Category Archives: dfw

Review: ‘Young Plato’

We all have that one teacher that stands out as a guiding figure in our formative years, whether they served as an emotional crutch or a source of newfound knowledge and inspiration. Now imagine that person having to navigate the lives of young boys in Northern Ireland and reconcile that land’s troubled history of violence.

That’s the situation Declan McGrath and Neasa Ni Chianain’s documentary Young Plato situates itself within. For the young boys of Holy Cross, it’s probably disconcerting having a camera follow them around and film their most emotional moments, but it’s a film that excels not only as a straight forward document of a particular place and time, but as a sensitive exploration of the humane teacher-student relationship. In the swath of recent news stories of teachers striking due to poor working conditions or the deplorable fights over recent facial mask regulations, Young Plato strikes at the core of the educational relationship. Empathy, patience, understanding, and discipline. At times, it feels like we’ve lost the ability to extend any of these, so it’s refreshing to see a film that honors these attributes.

Centering on two figures at Holy Cross in 2019 and 2020- philosophy teacher Kevin McArevey and administrator Jan Marie Reel- Young Plato shows these two to be real saints. I doubt they’re faking it for the camera. Anyone like Kevin who genuinely likes Elvis Presley’s music (right down to his phone’s ringtone) is incapable of falsehoods. Likewise, Jan-Marie is often seen as the therapist for certain boys when they’re having pretty terrible days. Her interactions with one student in particular range from understanding to gentle in a matter of seconds as the young boy lights up about his baby sister. It’s these moments that prove the film is coming from a sincere place and could never be scripted.

Outside of the small outbursts or various fights- the most memorable being between two boys who are cousins and, like the violent divide of the area’s past, seem to flare up for no reason other than they can fight- Young Plato exists as an observer to a year in the life of this school. Snatches of videos in the year 2001 are shown as young children are being led into the school while gunshots and vicious taunts are being hurled at them. The boys are asked to reflect on what they’ve seen. Larger portions of the film are given to McArevey as he teaches a philosophy class where the boys are asked to talk about the morals around being hit and their thoughts about whether to fight back or not. It soon becomes clear Young Plato is a document on the perpetuation of violence. Hopefully, this generation will be the one to break it.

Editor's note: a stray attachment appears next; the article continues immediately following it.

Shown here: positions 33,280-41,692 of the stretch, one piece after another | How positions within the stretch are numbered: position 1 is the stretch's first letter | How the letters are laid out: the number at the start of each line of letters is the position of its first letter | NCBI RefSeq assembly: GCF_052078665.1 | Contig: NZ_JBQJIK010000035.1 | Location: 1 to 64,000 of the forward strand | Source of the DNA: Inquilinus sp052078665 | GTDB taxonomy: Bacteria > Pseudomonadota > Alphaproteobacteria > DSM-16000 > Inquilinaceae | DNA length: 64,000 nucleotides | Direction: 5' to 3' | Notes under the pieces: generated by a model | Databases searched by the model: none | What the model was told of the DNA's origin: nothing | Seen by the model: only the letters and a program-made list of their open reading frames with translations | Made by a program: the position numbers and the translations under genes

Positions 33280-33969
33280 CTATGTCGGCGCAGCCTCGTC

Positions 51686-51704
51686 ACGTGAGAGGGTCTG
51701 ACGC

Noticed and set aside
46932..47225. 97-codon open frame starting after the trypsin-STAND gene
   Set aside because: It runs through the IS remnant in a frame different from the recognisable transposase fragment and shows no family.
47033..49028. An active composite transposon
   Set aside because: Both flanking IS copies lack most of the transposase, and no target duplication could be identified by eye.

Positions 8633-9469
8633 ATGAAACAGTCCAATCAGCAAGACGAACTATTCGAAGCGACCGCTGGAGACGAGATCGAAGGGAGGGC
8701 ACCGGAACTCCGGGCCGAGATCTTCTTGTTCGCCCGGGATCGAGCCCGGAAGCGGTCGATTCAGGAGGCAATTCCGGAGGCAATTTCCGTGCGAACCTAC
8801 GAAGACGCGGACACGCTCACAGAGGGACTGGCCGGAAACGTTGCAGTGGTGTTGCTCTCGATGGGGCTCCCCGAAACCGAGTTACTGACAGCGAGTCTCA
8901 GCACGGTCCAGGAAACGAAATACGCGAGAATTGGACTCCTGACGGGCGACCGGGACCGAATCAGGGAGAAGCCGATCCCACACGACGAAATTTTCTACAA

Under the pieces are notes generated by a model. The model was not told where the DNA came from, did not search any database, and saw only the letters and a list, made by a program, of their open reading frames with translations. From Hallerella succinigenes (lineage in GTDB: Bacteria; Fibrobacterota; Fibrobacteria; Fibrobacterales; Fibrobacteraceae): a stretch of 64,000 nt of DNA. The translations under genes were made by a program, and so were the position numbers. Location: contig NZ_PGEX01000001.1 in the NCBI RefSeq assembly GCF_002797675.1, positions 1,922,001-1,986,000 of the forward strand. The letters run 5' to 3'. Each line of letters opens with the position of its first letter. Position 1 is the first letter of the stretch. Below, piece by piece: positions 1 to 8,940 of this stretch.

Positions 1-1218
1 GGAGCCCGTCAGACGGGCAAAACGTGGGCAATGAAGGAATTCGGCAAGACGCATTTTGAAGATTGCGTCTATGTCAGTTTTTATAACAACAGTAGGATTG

Filmed in the handheld style that’s colored the genre for decades, Young Plato is a wonderful documentary that not only makes us care about the students, but the institution of education as a whole. Like Frederick Wiseman’s brilliant and affecting Deaf and Multi-Handicapped (both 1986) and Nicolas Philibert’s To Be and to Have (2002), Young Plato makes us believe children truly are our better angels.

Young Plato opens in the Dallas/Fort Worth area on Friday September 30th at the Dallas and Plano Angelika locations.

Review: ‘The Good House,’ We All Want to Live There

Sigourney Weaver and Kevin Kline star in a sobering account of one woman’s reckoning. 

By and large, character portraits of older adults have decamped from movie theaters, heading for the friendlier confines of streaming services, where the presumed “target audience” will settle in for a comfortable evening at home, watching stars of yesteryear in movies that can be easily paused, whenever desired. 

More’s the pity, and all the more reason why a film such as The Good House should be valued for what it is: a calm, low-key, charming, and utterly compelling story of a complicated woman. Hildy Good, a realtor who has long lived in the suburbs north of Boston, Massachusetts, certainly appears to be a well-heeled, yet down-to-earth professional person. 

Sure, she has problems, primarily the burden of still providing financial support to her two adult daughters, as well as paying alimony to her ex-husband, Scott (David Rasche), who revealed he was gay after 20 years of marriage and now lives in town with his partner. None of them are desperate, per se, but they have become accustomed to Hildy’s support. 

Eight months before the film begins, however, Hildy finally accepted her family’s insistence that she get help for her alcoholism. Though she is ostensibly recovered, and professes to one and all of her family that she no longer drinks, in reality, she still drinks wine daily, even excusing herself to the point that she occasionally drinks and drives. 

Sigourney Weaver makes Hildy an entirely likable person, which in large part is why she is able to keep up her masquerade of sobriety for so long. She appears be dealing with her problems in an open and honest manner, but she is not, and continually justifies her actions to herself, which she speaks openly to the camera, constantly breaking the fourth wall.